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October 2011 BOTM: Nominations

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Ludmilla
Bibliophile
Location: Georgia USA

Postby Ludmilla » Fri August 12th, 2011, 12:51 pm

The Old English Baron by Clara Reeve, which the author described as a rewrite of Walpole's Castle of Otranto. It's in the public domain, so free versions are available.

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Misfit
Bibliomaniac
Location: Seattle, WA

Postby Misfit » Fri August 12th, 2011, 12:54 pm

The Sheik by Edith Maude Hull. I hear it was quite the scandal in its day.
At home with a good book and the cat...
...is the only place I want to be

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boswellbaxter
Bibliomaniac
Location: North Carolina
Contact:

Postby boswellbaxter » Fri August 12th, 2011, 1:02 pm

"Ash" wrote:If you want literature and spooky: Frankenstein or Dracula.


Are you nominating one of these?
Susan Higginbotham
Coming in October: The Woodvilles


http://www.susanhigginbotham.com/
http://www.susanhigginbotham.com/blog/

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SonjaMarie
Bibliomaniac
Location: Vashon, WA
Contact:

Postby SonjaMarie » Fri August 12th, 2011, 4:30 pm

I've already read P&P, how about "Sense and Sensibility", I know it's not like scary or anything, but I'm not big on scary books :D

SM
The Lady Jane Grey Internet Museum
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Divia
Bibliomaniac
Location: Always Cloudy, Central New York

Postby Divia » Fri August 12th, 2011, 7:30 pm

"MLE" wrote:Divia, how could you have forgotten Washington Irvings's Legend of Sleepy Hollow? or Rip Van Winkle, for that matter? Although those aren't really long enough to be books.
Didn't the Scarlet Letter have a scene with the devil in it?


The scarlet letter was a complete dud. I hated that novel.

"Vanessa" wrote:How about The Woman in White by Wilkie Collins?


I think its 500 pages. I checked on amazon last night.
News, views, and reviews on books and graphic novels for young adult.
http://yabookmarks.blogspot.com/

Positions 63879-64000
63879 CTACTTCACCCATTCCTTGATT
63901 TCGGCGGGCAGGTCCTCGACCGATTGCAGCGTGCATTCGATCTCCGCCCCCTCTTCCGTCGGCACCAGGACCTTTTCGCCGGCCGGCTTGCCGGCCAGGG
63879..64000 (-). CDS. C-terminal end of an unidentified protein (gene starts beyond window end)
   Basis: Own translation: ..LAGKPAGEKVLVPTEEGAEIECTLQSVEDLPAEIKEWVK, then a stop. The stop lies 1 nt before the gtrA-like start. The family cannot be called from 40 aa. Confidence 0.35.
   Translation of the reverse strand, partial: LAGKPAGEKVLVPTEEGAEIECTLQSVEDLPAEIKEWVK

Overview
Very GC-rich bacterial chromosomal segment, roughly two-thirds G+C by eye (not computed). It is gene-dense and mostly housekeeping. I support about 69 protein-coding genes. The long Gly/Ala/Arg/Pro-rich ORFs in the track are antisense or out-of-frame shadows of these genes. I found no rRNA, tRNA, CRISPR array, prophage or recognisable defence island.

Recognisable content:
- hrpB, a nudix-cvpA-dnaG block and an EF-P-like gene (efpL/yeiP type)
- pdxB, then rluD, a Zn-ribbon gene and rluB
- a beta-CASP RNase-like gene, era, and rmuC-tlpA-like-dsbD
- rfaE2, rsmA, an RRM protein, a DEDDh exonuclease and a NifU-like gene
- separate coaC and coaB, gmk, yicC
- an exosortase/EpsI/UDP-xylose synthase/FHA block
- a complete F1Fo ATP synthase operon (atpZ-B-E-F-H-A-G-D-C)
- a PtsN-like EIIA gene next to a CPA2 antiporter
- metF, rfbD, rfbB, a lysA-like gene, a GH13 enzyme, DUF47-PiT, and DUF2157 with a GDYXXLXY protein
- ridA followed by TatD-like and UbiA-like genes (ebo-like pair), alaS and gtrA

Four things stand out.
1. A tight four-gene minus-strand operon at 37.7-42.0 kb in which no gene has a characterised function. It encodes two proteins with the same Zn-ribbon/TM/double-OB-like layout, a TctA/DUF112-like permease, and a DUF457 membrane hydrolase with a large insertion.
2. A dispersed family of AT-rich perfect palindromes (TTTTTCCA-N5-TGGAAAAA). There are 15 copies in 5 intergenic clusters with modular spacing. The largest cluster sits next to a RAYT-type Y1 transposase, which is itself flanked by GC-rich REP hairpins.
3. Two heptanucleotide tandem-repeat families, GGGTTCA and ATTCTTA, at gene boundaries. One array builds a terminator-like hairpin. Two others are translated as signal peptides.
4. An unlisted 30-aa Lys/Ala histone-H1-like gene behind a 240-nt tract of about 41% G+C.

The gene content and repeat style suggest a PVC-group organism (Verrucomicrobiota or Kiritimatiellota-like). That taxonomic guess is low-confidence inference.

SGM
Compulsive Reader

Postby SGM » Fri August 12th, 2011, 7:41 pm

Turn of the Screw - Henry James, if you include novellas. I find it really quite spooky even if the whole Freudian interpretation stuff irritates the life out of me -- of course, for some that is the whole point, it just doen't work for me. I do, however, enjoy "unreliable" or "removed" narrators.
Currently reading - Emergence of a Nation State by Alan Smith

Ash
Bibliomaniac
Location: Arizona, USA

Postby Ash » Sat August 13th, 2011, 2:54 am

"boswellbaxter" wrote:Are you nominating one of these?


Yes - since I've read Frankenstien a few times already for book groups, I'd like to nominate Stoker's Dracula. I haven't read it since HS, and it might be interesting to read in this current Vampire craze that we are in now.

Re Scarlett Letter, if you ever get a chance to see the silent film version of it, do so. It really makes the book come to life in a way that Hawthorne totally missed. And its certainly much better than the more recent version dud.

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LoveHistory
Bibliomaniac
Location: Wisconsin, USA
Contact:

Postby LoveHistory » Sat August 13th, 2011, 7:50 pm

"SonjaMarie" wrote:I've already read P&P, how about "Sense and Sensibility", I know it's not like scary or anything, but I'm not big on scary books :D

SM


I don't like scary either. I'll second Sense & Sensibility. I actually have it.

annis
Bibliomaniac

Postby annis » Sun August 14th, 2011, 1:56 am

Anne Bronte's Tenant of Wildfell Hall (1848). Anne is the bridesmaid when it comes to the Bronte sisters, but this book is a favourite of mine. It was immensely popular when originally published, outselling Emily's Wuthering Heights, however the subject was considered rather scandalous because of its feminist nature. Charlotte had it suppressed after Anne's death and it undeservedly fell into obscurity. There was an excellent BBC production back in 1996.

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Madeleine
Bibliomaniac
Currently reading: The Dark Angel by Elly Griffiths
Preferred HF: Plantagenets, Victorian, crime
Location: Essex/London

Postby Madeleine » Sun August 14th, 2011, 4:10 pm

Oh yes, Tenant is excellent, and as you say, often overlooked. I remember the TV version, it was very good but very dark.
Currently reading "The Dark Angel" by Elly Griffiths


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